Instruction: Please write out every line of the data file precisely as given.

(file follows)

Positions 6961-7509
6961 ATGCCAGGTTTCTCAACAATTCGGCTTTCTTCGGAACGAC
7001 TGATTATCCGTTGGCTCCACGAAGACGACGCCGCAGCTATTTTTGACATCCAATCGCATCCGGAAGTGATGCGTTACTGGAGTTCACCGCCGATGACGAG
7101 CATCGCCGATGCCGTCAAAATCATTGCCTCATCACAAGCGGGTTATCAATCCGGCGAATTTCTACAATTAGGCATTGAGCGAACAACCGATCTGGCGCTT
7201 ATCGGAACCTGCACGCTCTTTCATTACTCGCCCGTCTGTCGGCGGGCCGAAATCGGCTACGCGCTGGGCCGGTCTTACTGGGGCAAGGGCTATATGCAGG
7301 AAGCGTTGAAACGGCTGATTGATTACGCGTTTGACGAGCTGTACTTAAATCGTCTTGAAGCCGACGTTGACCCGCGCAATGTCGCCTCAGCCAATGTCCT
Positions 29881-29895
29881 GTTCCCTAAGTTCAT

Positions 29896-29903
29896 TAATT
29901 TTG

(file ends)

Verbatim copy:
Positions 6961-7509
6961 ATGCCAGGTTTCTCAACAATTCGGCTTTCTTCGGAACGAC
7001 TGATTATCCGTTGGCTCCACGAAGACGACGCCGCAGCTATTTTTGACATCCAATCGCATCCGGAAGTGATGCGTTACTGGAGTTCACCGCCGATGACGAG
7101 CATCGCCGATGCCGTCAAAATCATTGCCTCATCACAAGCGGGTTATCAATCCGGCGAATTTCTACAATTAGGCATTGAGCGAACAACCGATCTGGCGCTT
7201 ATCGGAACCTGCACGCTCTTTCATTACTCGCCCGTCTGTCGGCGGGCCGAAATCGGCTACGCGCTGGGCCGGTCTTACTGGGGCAAGGGCTATATGCAGG
7301 AAGCGTTGAAACGGCTGATTGATTACGCGTTTGACGAGCTGTACTTAAATCGTCTTGAAGCCGACGTTGACCCGCGCAATGTCGCCTCAGCCAATGTCCT
Positions 29881-29895
29881 GTTCCCTAAGTTCAT

Positions 29896-29903
29896 TAATT
29901 TTG